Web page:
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#BizTrends2020: Experience, value and convenience underpin successful QSR loyalty programmes
In fact, in one Bond Loyalty report, 66% of customers said they modify the amount they plan to spend in order to qualify for rewards.
More than an experience
However, a positive retail loyalty experience requires other components too.
Tiering – where individual members’ experience and interaction with the loyalty programme changes based on their level of engagement and activity – has emerged as a powerful tool in the experience economy.
Rewards also change: the higher the tier, the better the value offered through loyalty rewards. For example, a quick-service restaurant offering free fruit smoothies as a reward may also add the occasional breakfast wrap to the more engaged higher-tier members.
Mobile order-ahead is the other gamechanger in the loyalty arena; with the ability to complete the entire transaction while still earning and spending loyalty points, giving customers the flexibility of ordering and paying via a smartphone app, earning and spending loyalty value, and then picking up the items at the counter at the pre-selected time.Kauai is the perfect example, where customers are able to place their order at the end of their workout and collect upon leaving the gym. In light of the heightened expectations of positive customer experiences, this implementation enhances the overall loyalty eco-system by reshaping what is possible from an incentive and convenience perspective.
Different forms of value
Customers are not just looking for financial value.
If all you’re doing is offering cost-savings, customers will quickly abandon your programme for the first alternative that offers a better deal.What retailers need to focus on is delivering a seamless customer experience from ordering to earning to paying to collecting, and to give members as much freedom as possible when it comes to redeeming their earned loyalty.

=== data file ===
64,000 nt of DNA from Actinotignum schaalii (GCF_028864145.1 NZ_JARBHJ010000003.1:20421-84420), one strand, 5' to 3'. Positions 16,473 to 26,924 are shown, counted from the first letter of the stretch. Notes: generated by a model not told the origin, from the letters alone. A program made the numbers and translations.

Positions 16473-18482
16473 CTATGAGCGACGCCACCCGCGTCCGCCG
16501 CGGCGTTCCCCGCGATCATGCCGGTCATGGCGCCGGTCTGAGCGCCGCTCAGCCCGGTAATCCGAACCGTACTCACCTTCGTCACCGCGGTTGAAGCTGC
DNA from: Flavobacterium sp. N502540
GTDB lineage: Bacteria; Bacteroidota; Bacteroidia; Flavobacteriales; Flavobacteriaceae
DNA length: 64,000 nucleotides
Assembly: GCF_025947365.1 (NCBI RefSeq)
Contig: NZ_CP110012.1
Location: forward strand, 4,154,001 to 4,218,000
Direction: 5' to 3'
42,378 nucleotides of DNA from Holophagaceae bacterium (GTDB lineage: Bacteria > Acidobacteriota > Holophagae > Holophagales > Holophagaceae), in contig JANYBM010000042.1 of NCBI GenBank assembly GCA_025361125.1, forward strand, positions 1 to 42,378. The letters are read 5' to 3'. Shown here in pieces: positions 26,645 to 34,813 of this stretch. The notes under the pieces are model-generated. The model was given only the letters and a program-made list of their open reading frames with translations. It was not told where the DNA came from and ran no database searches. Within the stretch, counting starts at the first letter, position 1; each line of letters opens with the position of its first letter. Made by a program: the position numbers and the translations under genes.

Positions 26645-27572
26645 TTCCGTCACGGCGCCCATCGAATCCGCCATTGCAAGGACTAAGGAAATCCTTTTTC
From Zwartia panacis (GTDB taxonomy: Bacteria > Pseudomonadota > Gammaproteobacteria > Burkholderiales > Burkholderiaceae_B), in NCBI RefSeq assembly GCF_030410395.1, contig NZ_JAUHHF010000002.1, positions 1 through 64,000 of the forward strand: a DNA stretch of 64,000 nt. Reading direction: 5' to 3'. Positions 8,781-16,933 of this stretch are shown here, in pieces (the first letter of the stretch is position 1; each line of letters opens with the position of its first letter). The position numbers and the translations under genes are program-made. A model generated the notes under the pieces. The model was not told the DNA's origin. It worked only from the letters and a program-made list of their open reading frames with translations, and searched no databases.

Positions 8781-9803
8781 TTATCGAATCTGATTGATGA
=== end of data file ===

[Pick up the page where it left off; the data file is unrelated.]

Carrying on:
The surprise-and-delight element is still a powerful tool for deepening engagement and building customer affinity with the loyalty and rewards programme. Giving customers value for random purchases, or offering a reward for every 100th customer, creates an air of excitement and anticipation, and helps QSRs exceed customer expectations.
Not a week goes by without spotting more headlines about online shopping and the global shift to mobile connectivity...
Cecil Ungerer 6 Jan 2020
With the correct data, retailers can also introduce value that is only redeemable during times when the customer wouldn’t typically make a purchase. For example, if a QSR has a weekly two-for-one special on a Wednesday, the QSR can send a voucher on a Friday or Saturday to encourage additional store visits and associated spend.
Mobile apps are powerful tools in this regard: the mere act of a customer registering their details on the app gives QSRs some customer data, which can be used to build accurate individual profiles that allow for richer, more personalised interactions.
Using this data, QSRs can run different versions of the same campaign to ascertain which are most successful with what customer base. Future communication and associated offers can then be tailored accordingly; giving the right customers the right reward.
Africa's consumer landscape is fragmented and polarised, characterised by the double-edged demand of a diverse base of consumers...
Ailsa Wingfield 6 Jan 2020
In the experience economy, the customer experience is king.
Loyalty and rewards programmes give QSRs a powerful tool to deliver consistently positive experiences that add direct value to their customers’ lives.Relevant partnerships and a mobile app that enables ordering, payment and loyalty earn-and-burn all in one convenient place positions QSRs strongly for success in the 'Age of the Consumer'.